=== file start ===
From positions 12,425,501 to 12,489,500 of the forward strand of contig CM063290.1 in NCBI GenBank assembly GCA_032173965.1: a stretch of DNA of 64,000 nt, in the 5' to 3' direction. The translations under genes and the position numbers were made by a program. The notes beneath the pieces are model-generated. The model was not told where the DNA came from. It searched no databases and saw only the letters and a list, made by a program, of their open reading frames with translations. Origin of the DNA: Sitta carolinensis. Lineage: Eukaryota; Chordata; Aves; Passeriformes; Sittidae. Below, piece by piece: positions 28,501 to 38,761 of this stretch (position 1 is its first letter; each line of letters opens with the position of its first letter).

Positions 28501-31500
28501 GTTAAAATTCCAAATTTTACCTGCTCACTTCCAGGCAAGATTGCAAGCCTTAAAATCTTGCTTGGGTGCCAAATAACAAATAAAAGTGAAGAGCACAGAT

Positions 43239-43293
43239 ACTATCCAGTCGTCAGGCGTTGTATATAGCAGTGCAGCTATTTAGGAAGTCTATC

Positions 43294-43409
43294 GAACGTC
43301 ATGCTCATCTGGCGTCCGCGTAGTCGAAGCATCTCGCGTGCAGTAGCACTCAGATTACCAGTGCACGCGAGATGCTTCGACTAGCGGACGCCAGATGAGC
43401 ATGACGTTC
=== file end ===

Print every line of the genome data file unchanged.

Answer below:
From positions 12,425,501 to 12,489,500 of the forward strand of contig CM063290.1 in NCBI GenBank assembly GCA_032173965.1: a stretch of DNA of 64,000 nt, in the 5' to 3' direction. The translations under genes and the position numbers were made by a program. The notes beneath the pieces are model-generated. The model was not told where the DNA came from. It searched no databases and saw only the letters and a list, made by a program, of their open reading frames with translations. Origin of the DNA: Sitta carolinensis. Lineage: Eukaryota; Chordata; Aves; Passeriformes; Sittidae. Below, piece by piece: positions 28,501 to 38,761 of this stretch (position 1 is its first letter; each line of letters opens with the position of its first letter).

Positions 28501-31500
28501 GTTAAAATTCCAAATTTTACCTGCTCACTTCCAGGCAAGATTGCAAGCCTTAAAATCTTGCTTGGGTGCCAAATAACAAATAAAAGTGAAGAGCACAGAT

Positions 43239-43293
43239 ACTATCCAGTCGTCAGGCGTTGTATATAGCAGTGCAGCTATTTAGGAAGTCTATC

Positions 43294-43409
43294 GAACGTC
43301 ATGCTCATCTGGCGTCCGCGTAGTCGAAGCATCTCGCGTGCAGTAGCACTCAGATTACCAGTGCACGCGAGATGCTTCGACTAGCGGACGCCAGATGAGC
43401 ATGACGTTC